• $\begingroup$ Sorry, my $\alpha$ is your $1-\alpha$. $\endgroup$ – fedja Aug 17 '13 at 20:25
  • $\begingroup$ Given that $\alpha \approx \sqrt{\alpha}$ for sufficiently small $\alpha$, I'm going to have to try some simulations before I'm convinced that there's actually any savings here. Thanks for noticing that this problem can easily be recast as a 1D random walk, though. That gives me some new avenues to explore. $\endgroup$ – Daniel Franke Aug 17 '13 at 23:23
  • $\begingroup$ I realized that your use of $\alpha$ is actually the more standard one, so I've edited my question to make it agree. $\endgroup$ – Daniel Franke Aug 18 '13 at 1:07
  • $\begingroup$ It is not a big amount of savings in absolute terms (but it is not an optimal algorithm either) It just shows clearly that the conjecture is false as stated and that's the only thing I was aiming at. We belong to different worlds: for me $\sqrt \alpha$ is different from $\alpha$ exactly when $\alpha$ is either very small or very big ;) If you want a more detailed analysis with reasonably sharp estimates, I can try it but later... $\endgroup$ – fedja Aug 18 '13 at 3:07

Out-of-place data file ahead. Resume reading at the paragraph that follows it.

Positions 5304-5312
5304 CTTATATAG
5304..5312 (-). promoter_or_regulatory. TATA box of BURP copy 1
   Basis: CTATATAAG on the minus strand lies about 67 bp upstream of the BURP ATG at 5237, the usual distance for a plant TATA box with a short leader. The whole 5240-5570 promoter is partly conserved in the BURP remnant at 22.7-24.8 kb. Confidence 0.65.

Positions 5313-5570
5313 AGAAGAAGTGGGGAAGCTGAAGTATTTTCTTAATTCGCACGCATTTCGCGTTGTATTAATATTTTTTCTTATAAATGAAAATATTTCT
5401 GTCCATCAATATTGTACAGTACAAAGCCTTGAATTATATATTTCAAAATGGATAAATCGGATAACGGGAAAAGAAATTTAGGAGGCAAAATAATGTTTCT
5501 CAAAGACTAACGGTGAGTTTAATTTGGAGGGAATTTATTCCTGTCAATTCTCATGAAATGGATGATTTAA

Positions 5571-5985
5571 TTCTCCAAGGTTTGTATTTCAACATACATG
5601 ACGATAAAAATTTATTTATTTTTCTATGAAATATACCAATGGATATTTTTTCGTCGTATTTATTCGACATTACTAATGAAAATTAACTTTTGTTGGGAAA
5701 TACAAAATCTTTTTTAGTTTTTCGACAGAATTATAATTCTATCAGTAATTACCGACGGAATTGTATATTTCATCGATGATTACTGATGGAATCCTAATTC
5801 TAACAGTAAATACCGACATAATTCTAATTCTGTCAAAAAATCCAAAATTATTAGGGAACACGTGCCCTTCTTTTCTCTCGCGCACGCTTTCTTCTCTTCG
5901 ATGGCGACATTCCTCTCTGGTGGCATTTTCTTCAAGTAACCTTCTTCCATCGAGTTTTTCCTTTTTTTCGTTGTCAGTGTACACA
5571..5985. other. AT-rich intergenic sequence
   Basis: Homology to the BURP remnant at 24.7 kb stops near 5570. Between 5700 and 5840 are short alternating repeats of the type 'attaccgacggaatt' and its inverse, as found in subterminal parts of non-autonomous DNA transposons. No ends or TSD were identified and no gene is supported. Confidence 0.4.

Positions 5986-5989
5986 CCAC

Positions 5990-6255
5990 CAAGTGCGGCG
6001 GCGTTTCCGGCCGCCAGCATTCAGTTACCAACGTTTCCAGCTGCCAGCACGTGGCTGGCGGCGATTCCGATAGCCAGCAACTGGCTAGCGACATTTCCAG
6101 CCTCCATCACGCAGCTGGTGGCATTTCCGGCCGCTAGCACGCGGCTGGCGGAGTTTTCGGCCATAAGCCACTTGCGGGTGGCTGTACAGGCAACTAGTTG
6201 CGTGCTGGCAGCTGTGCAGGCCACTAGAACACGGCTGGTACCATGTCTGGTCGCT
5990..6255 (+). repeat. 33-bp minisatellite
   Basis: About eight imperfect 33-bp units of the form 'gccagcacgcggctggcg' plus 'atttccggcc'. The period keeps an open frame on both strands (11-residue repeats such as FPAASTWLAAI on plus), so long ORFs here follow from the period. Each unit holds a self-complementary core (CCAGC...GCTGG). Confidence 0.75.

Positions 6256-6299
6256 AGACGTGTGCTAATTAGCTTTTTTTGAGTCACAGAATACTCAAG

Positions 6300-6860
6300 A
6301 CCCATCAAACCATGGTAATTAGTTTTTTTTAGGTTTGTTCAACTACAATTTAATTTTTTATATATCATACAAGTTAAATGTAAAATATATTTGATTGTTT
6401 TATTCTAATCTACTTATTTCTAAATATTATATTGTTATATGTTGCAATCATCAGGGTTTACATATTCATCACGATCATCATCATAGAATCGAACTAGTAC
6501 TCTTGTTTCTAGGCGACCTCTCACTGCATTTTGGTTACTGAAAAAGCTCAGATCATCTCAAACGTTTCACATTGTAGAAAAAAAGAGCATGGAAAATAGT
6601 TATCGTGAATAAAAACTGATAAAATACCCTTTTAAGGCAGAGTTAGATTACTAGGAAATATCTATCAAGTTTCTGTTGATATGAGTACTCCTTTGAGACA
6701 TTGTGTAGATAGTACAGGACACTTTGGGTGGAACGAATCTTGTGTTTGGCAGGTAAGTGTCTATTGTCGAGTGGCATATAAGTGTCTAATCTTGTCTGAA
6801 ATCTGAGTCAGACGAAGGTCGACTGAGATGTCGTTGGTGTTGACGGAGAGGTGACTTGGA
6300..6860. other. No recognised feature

• $\begingroup$ Okay, I was in the middle of typing a reply pointing out that $\beta$ depends on $u$ and that I wasn't sure that you could necessarily find a $u$ such that $\beta$ comes out small enough to produce a savings, but then I was typing out the inequality that needed to be satisfied, I realized that the $\beta$ terms cancel. So I think I now follow your argument. If my conjecture is indeed false, though, then I'd like to find a way to weaken it in order to show a sharp bound on the potential savings. $\endgroup$ – Daniel Franke Aug 18 '13 at 3:50